The letter in question, written by Ms. Laura Roberts, a director of the Co-op Bookstore, accused me of having presented the co-op unfairly in an article detailing the bookstore’s financial woes. As anyone who has read the article may remember, the bookstore is once again projecting a deficit (this year in excess of $13,000). Ms. Roberts’ letter makes several highly specious and surprisingly vague criticisms that I should like to touch upon.
Notably, Ms. Roberts takes exception to one particularly lengthy passage (containing no less than four financial figures), which she declares “incorrect.” I admit that I find her complaint somewhat curious, inasmuch as the cited figures were drawn from the Co-op’s own financial statements and its projected budget. Perhaps if Ms. Roberts had deigned to indicate which figures she found objectionable, and provided (any) evidence to that effect, there might be some room for discussion. She did not, however, and thus we are left to rely on her disavowal of the bookstore’s own published documents.
Ms. Roberts then proceeds to declare what will no doubt come as a surprise to many an economist – namely: “Deficit is debt, so to say that we will ‘take on debt’ to ‘pay a deficit’ is absurd. We have not proposed such an idea, nor would we.”
What can one say about such a pronouncement? Well, one thing to say is “No” – as in: No, deficit is not the same thing as debt per se. Strictly speaking, deficit is the shortfall between revenues and operating expenses, which can occur from year-to-year, whereas a company’s debt is the cumulative sum of its past shortfalls. Less strictly speaking, however, accrued debt is the way that companies deal with recurrent shortfalls when they have no assets to sell.
Yet, I cannot complain about Ms. Roberts’ penchant for conflation, without also crediting her remarkable ability to grasp subtle distinctions. Before reading her letter, I would have been unable to distinguish between the bookstore’s being “obliged to re-negotiate” its debts with the CSU (which she disputes), and its being “invited to re-evaluate its current debt” with the CSU (which she prefers).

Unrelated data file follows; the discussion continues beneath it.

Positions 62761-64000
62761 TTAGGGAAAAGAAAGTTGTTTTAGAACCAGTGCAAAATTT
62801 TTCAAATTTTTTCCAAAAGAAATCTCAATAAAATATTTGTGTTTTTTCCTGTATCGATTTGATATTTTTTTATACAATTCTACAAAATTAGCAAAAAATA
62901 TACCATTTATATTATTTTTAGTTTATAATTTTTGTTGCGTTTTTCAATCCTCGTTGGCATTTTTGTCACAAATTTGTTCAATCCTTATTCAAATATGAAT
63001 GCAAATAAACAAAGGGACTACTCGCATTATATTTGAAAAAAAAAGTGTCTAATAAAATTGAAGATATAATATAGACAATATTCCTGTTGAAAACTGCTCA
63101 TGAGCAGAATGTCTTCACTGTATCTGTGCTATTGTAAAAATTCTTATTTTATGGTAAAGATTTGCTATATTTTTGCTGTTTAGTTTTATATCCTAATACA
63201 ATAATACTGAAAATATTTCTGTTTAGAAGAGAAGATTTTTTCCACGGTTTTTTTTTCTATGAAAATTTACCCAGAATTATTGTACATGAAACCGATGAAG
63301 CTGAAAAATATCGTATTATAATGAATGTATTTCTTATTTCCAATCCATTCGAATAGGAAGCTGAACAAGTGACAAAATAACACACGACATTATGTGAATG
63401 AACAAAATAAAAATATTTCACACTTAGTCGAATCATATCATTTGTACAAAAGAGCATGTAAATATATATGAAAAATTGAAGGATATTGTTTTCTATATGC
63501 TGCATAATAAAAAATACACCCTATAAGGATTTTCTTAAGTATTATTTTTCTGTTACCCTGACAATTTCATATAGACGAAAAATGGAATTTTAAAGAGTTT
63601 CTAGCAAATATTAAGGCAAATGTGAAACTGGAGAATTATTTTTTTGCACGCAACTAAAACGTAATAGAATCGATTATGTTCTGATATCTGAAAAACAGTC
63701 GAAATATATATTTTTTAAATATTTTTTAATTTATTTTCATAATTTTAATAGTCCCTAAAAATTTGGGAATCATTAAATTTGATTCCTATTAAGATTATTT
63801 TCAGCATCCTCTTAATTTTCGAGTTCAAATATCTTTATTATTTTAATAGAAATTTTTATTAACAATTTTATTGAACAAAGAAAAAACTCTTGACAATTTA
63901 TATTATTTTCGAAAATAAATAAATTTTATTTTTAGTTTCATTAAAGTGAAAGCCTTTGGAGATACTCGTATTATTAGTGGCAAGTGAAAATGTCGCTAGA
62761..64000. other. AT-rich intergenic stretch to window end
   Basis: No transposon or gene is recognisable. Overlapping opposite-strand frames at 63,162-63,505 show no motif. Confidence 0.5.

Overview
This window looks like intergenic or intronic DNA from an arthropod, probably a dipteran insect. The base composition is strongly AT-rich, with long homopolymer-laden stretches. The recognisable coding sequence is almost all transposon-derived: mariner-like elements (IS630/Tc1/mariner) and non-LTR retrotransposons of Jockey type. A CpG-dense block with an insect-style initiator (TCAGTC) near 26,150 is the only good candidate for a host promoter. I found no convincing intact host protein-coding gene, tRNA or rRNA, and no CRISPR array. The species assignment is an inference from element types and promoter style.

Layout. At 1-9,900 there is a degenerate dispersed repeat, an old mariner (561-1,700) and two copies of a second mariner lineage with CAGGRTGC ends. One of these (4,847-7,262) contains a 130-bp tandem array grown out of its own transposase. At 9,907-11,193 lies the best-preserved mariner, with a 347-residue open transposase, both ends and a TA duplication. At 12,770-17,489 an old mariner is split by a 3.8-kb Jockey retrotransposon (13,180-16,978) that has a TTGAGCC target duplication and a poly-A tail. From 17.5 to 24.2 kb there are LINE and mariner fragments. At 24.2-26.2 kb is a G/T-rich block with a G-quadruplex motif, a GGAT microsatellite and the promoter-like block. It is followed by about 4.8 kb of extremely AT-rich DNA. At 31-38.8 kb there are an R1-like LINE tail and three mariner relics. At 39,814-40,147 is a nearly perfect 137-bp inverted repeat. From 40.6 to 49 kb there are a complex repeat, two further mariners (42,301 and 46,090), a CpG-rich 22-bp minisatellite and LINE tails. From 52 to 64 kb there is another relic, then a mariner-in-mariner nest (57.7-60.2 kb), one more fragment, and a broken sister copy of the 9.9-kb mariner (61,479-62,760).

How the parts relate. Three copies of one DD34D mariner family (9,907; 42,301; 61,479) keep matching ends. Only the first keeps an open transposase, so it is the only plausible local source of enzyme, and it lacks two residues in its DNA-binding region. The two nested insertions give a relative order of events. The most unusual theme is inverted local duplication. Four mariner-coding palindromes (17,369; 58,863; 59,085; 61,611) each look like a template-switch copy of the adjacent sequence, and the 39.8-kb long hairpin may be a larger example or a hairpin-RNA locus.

While Ms. Roberts and I may quibble over the minutiae, the broad facts remain undeniable: the bookstore, having already benefited from a GM-style bailout, continues to limp along, struggling financially despite the best efforts of its board, who I genuinely believe want the best for their organization. However, rather than attempting to cut costs, reduce staff expenses and raise margins (as might a commercial organization), the bookstore has responded to its deficit with new spending initiatives (raising funds for a staff healthcare plan, for instance).
But bankruptcy, as a businessman friend of mine likes to say, is like gravity; once you’ve gone over the cliff, you cannot avoid it forever, no matter how hard you flap your arms (or your gums). The bookstore’s directorate has staked the future of their otherwise unsustainable business on students’ willingness to throw good money after bad through a new fee levy. All quibbling aside, it remains to be seen whether students are willing to believe doubling-down is the best response to a lost hand.

Andrew G. W. Haig